Open Markets – not Free Trade

Free Trade is supposed to enhance Open Markets, but the facts shows that Free Trade kills competition. It makes oligopolies and destroys truly open markets.

Open Markets require many players

It is axiomatic in economics that an open market requires many players, and that competition only works for maximum effect when there are open markets.

The experience of the last 30 years has shown a trend towards agglomeration, with smaller firms being swallowed up. This is done in an attempt to achieve a level of market power and cost efficiency resulting in a firm being of sufficient size that it can compete with all comers, and dominate a market.

If economists were not blinded by their own theories, they would realize that this trend is antithetical to their “ideal world” of perfect competition. Instead of combating this trend, they are prepared to explain it away as a limitation to their micro-economic theories.

Open Markets deliver mixed results

The effect of open markets is clearly seen in the agricultural sectors especially in subsistence economies. Here the farmers deliver their products to the market and receive whatever the customers will pay – they are entirely price-takers.

No-one wants to be a price-taker in an open market. We all want to be price-setters. In the agricultural sector this can only be achieved if the producers gather together in a collective, and only deliver to the market those goods that must be sold, because they will perish, or those goods that will receive the best price that the market is likely to pay (in the medium term).

The ideal situation is where the market sets the price, based on supply and demand, but where both buyers and sellers have equal power. Yet this never can be achieved under Free Trade. This is because the lowest-cost producer has virtual monopoly power.

The end result under Free Trade, is that open markets for many goods and services become a virtual fiction, with a few operators holding an unconscionable level of monopoly power, by virtue of operating in an oligolopolistic space.

Restoring Open Markets in the US via a Cash Destination Tax

The US Republican proposal for a Cash Destination Tax has the potential of restoring a more competitive market situation in the United States. This is because US producers will gain a slight advantage over those producing goods and services overseas. This will arise because only the costs incurred in the United States will be deducted from income when assessing income tax payable by corporations.

The slightly higher prices that United States firms will be able to charge for sales within the United States will encourage additional producers to enter the market. As well as improving the Open Market status of the US economy, wage rates for US workers will rise, bankruptcies will reduce, and the neglected cities of the US will revive again.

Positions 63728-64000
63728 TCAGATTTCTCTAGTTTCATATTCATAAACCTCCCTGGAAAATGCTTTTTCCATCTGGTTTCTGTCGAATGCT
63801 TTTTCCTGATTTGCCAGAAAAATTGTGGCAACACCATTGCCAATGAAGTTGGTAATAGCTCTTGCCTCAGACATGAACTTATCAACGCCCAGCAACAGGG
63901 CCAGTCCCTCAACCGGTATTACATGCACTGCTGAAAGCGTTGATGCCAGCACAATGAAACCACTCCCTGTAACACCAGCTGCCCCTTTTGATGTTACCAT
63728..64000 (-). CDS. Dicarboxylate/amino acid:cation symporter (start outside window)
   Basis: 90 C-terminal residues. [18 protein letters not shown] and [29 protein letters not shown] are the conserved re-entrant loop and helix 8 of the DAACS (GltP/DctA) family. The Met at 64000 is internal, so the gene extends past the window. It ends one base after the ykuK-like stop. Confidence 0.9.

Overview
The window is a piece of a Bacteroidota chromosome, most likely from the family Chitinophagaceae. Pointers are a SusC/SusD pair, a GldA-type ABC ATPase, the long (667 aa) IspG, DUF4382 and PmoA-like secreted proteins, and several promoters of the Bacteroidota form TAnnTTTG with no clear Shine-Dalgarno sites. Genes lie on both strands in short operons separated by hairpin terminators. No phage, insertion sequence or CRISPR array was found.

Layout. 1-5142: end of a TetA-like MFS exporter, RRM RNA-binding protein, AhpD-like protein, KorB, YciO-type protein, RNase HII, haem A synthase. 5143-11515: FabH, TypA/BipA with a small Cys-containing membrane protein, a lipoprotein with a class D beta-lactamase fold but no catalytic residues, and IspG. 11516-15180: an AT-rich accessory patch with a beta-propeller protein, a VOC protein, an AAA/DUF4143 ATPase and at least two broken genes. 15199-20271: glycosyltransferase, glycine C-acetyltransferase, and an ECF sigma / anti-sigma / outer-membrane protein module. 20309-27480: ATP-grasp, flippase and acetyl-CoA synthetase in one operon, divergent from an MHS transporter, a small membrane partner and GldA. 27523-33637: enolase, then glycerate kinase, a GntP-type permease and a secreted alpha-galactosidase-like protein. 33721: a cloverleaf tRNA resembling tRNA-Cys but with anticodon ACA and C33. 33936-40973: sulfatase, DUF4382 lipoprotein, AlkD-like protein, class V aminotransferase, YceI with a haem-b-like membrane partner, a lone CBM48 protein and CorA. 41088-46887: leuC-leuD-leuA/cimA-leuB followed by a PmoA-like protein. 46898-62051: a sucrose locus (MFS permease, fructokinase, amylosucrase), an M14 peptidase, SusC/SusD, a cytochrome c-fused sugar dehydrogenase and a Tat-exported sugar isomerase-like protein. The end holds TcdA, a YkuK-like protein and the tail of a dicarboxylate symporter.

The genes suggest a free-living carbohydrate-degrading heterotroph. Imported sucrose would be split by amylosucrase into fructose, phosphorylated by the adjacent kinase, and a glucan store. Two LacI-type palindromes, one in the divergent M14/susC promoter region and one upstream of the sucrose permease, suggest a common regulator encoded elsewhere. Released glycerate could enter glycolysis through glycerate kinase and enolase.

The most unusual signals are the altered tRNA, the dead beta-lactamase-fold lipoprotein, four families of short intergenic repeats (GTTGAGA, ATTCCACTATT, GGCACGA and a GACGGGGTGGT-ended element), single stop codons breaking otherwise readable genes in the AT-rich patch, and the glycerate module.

However, one aspect of the Republican proposal for a Cash Destination Tax is totally unacceptable. This is the proposal not to charge Income Tax on any revenue earned by exporting outside of the United States. Surely, the proponents of this aspect of the tax know that importing countries will be entitled to treat all US firms as if they were dumping their goods. One thing is for certain, the EU will impose countervailing dumping penalties on all imports from the US. It is also the way of such things, for dumping tariffs to include a penalty component.

If the Republicans insist on “no Income Tax on Export revenue”, we can look forward to a full-throated trade war. Good luck with that! It won’t end well.

Too much Competition is Too Much!

Who is too thick not to realize that getting imported goods at a price 20% cheaper is not worth the social dislocation that the current Free Trade ideology is creating?

Apparently, most of the people protesting against the Donald Trump agenda are as thick as bricks.

Yes, the Obama years saw the US economy recover, albeit ever-so-slowly, from the sub-prime induced difficulties. However, the EU and the Obama administration were too thick to realize that the Global Financial Crisis merely exposed the soft under-belly of the economies of the Western world. Radical changes are required to fix this situation, and the world can thank God that the US electoral college decided to elect the radical Donald Trump, rather than Hillary Clinton, who would have continued Obama’s failed policies.

There can be no investment where there is nothing in which to invest. For most industries, this is a problem caused by Free Trade. Who will invest in the developed world when  almost everything can be made more cheaply in Asia. Yet the irony is that these cheaper goods have to be exported back to the developed world, with the markets in the developed world drying up because the jobs supporting them have gone.

Undeveloped economies need trade reform

Undeveloped nations should give their utmost efforts to making the farmers more prosperous, with higher prices being achieved for their produce. This will require a modification of their own Open Market theories, such as discussed above, so that their markets work for the good of their own nations, not for the benefit of global capital.

Look after yourselves! Capitalists are required to look after their shareholders, not to look after the nations in which they operate. Oxfam may fulminate, but its pleas will achieve nothing if national governments do not look after their own people.

 

Author: Graham Lovell

Ancient history historian, software developer, one-time accountant, husband, father and doting grandfather.

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